(6) a party to the contract containing jurisdiction clause cannot normally be prevented from approaching the court of choice of the parties as it would amount to aiding breach of the contract; yet when one of the parties to the jurisdiction clause approaches the court of choice in which exclusive or non-exclusive jurisdiction is created, the proceedings in that court cannot per se be treated as vexatious or oppressive nor can the court be said to be forum non-conveniens; and

(7) The burden of establishing that the forum of choice is a forum non-conveniens or the proceedings therein are oppressive or vexatious would be on the party so contending to aver and prove the same. (emphasis added)

In the case of (India TV) Independent News Service Pvt. Ltd. v. India Broadcast Live LLC & Ors., [2007 (35) PTC 177 Del], it was observed that there are three tests that are repeatedly employed by courts to determine amenability of the defendant to the personal jurisdiction of the court. These are –

  1. the defendant must purposefully avail himself of acting in the forum state or causing a consequence in the forum state
  2. the cause of action must arise from the defendants activities there
  3. the acts of the defendant or consequences caused by the defendant must have a substantial enough connection with the forum to make exercise of jurisdiction over the defendant reasonable.

Anti-Suit Injunctions, Cyber Space and Trade Mark Law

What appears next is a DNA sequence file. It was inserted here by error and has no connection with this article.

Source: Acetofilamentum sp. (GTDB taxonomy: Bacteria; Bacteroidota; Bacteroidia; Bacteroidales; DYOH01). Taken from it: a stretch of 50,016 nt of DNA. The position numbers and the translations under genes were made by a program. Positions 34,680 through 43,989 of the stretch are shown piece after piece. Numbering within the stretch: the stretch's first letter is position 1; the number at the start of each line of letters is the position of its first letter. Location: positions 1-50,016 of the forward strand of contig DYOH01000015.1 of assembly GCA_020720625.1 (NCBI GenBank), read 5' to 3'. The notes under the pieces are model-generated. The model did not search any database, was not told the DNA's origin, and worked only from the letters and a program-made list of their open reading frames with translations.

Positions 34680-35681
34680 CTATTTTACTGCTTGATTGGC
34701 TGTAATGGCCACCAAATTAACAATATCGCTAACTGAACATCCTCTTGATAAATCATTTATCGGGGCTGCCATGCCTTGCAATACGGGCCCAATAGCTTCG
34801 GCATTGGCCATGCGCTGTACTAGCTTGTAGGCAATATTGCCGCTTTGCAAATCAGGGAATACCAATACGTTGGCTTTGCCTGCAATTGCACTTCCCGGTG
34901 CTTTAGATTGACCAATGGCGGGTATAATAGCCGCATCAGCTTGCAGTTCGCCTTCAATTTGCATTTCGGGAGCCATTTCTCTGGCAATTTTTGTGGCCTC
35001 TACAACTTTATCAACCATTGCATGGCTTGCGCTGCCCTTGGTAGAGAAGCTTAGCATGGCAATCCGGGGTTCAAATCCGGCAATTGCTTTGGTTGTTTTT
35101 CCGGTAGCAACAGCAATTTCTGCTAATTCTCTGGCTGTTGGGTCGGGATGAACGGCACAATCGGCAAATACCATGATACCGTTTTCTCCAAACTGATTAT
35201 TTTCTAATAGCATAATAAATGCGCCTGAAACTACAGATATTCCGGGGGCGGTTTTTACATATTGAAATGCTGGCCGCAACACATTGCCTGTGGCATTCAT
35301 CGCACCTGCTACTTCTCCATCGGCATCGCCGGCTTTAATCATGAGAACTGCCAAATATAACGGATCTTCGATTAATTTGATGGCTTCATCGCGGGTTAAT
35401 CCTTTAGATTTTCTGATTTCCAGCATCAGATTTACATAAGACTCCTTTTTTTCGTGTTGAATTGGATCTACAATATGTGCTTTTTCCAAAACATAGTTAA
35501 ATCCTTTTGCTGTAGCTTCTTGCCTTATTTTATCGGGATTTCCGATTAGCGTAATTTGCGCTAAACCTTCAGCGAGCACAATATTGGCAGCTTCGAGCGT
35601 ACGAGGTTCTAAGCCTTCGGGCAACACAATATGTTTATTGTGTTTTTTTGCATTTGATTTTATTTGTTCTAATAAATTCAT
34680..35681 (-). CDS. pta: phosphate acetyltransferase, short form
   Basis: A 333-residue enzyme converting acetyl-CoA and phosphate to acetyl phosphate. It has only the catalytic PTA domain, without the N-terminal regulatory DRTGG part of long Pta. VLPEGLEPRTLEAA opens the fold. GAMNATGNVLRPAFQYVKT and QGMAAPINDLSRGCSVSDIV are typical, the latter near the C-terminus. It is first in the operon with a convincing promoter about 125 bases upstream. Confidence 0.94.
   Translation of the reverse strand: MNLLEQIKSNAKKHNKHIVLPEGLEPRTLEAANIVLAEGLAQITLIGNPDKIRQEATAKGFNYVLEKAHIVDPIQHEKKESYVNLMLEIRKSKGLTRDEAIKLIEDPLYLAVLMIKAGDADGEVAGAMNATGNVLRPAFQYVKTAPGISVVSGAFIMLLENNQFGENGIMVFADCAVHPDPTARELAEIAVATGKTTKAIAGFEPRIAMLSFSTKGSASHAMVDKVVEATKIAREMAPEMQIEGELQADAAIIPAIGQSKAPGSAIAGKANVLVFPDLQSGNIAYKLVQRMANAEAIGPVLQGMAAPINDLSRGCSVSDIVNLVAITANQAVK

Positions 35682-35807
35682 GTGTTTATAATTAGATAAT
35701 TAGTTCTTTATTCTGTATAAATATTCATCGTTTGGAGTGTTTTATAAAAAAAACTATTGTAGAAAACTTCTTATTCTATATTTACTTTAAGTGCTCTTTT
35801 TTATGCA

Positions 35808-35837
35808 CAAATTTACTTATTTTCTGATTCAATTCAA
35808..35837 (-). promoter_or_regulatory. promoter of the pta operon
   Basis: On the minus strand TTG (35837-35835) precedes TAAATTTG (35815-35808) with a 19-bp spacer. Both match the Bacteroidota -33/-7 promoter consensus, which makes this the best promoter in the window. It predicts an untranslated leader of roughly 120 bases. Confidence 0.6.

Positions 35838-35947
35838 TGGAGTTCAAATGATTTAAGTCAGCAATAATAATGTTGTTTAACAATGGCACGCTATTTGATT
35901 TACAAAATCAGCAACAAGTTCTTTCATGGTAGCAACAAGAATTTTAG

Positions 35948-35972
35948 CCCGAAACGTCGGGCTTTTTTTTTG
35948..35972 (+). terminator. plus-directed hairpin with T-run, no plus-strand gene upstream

The statute on Trade Marks in India confers jurisdiction on courts in addition to those provided by the Civil Procedure Code, viz. a suit for trademark infringement or passing off may also be brought before a court in whose jurisdiction the plaintiff resides or carries on business.

Many businesses not only operate in cyberspace but also elect to promote their brands and trademarks on the internet through various means including through acquiring domain names which may possess all characteristics of a trademark. While doing so, businesses often encounter counterfeiters and infringers in the cyberspace, thereby highlighting the issue of enforcement against foreign defendants.

In such cases, in order to ascertain whether jurisdiction vests with a court or not, the purposeful availment test or concluded contract is applied. In case of websites, the mere fact that a website is accessible in a particular place may not by itself be sufficient for courts to exercise personal jurisdiction.